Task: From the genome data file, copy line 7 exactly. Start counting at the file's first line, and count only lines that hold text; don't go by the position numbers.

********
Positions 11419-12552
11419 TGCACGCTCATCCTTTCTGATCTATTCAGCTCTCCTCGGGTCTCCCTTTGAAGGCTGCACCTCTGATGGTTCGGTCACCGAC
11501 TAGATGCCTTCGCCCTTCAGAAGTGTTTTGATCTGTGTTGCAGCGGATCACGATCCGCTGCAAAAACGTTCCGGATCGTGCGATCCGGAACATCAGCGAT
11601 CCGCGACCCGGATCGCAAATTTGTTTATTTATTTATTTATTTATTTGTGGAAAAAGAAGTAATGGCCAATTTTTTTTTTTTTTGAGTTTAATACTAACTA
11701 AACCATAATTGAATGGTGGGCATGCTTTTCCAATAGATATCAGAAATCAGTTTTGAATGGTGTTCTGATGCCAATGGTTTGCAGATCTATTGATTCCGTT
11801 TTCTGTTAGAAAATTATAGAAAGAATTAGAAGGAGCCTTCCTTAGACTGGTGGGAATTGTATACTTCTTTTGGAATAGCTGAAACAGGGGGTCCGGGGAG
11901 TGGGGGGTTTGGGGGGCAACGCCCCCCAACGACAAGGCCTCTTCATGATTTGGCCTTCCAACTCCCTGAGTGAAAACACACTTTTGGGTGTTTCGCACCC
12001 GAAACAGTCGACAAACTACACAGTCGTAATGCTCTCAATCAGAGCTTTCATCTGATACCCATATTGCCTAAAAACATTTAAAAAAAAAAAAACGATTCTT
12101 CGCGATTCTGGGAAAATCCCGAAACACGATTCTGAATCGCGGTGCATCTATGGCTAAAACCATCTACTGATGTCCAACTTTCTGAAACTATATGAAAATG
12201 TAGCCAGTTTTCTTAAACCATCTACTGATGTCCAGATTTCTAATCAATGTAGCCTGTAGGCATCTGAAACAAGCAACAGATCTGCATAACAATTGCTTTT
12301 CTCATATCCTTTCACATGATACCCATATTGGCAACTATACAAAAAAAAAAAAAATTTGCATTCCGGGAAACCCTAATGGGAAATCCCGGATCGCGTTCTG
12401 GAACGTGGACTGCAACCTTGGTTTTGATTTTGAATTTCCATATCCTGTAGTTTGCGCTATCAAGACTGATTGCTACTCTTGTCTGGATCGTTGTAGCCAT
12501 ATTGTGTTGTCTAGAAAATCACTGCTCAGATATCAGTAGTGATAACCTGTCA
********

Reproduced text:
11901 TGGGGGGTTTGGGGGGCAACGCCCCCCAACGACAAGGCCTCTTCATGATTTGGCCTTCCAACTCCCTGAGTGAAAACACACTTTTGGGTGTTTCGCACCC